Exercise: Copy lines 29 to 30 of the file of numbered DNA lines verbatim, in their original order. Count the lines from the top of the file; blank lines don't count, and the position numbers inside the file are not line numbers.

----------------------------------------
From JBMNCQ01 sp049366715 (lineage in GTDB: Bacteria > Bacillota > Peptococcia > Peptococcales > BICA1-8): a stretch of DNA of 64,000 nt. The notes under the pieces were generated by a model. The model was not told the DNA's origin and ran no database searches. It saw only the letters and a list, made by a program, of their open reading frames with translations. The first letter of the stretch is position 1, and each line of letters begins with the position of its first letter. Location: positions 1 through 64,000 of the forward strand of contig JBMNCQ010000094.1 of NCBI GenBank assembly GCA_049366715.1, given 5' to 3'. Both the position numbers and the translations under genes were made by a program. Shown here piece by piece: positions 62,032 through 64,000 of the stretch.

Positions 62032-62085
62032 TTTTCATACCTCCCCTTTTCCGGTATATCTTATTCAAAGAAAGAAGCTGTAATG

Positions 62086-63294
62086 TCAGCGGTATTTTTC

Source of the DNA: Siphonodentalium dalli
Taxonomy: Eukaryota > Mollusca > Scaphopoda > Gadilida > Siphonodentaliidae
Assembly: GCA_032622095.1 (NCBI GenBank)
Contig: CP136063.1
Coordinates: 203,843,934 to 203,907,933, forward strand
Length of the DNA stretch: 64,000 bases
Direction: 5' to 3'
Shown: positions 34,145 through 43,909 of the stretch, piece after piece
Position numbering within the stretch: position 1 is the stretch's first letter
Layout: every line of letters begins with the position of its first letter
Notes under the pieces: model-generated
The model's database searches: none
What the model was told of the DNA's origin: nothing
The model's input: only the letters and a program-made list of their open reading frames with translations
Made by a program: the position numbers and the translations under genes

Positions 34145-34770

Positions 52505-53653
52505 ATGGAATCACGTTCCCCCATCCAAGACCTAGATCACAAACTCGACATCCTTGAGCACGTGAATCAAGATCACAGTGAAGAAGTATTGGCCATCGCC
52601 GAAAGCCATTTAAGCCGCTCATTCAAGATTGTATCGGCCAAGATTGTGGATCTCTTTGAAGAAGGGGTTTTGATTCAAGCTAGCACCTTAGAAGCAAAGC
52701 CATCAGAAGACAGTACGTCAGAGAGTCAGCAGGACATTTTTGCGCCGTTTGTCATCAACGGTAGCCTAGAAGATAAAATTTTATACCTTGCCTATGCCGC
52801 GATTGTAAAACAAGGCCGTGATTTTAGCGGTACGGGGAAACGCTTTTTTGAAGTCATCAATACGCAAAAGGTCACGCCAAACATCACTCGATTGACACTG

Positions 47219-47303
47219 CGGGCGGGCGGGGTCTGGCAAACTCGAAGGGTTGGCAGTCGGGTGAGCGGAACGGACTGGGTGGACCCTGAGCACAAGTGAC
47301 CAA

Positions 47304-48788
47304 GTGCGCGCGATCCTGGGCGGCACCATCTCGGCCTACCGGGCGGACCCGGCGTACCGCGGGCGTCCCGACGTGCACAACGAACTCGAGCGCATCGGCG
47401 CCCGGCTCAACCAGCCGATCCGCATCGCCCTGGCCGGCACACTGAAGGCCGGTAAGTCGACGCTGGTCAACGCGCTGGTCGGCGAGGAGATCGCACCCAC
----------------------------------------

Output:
47301 CAA

Positions 47304-48788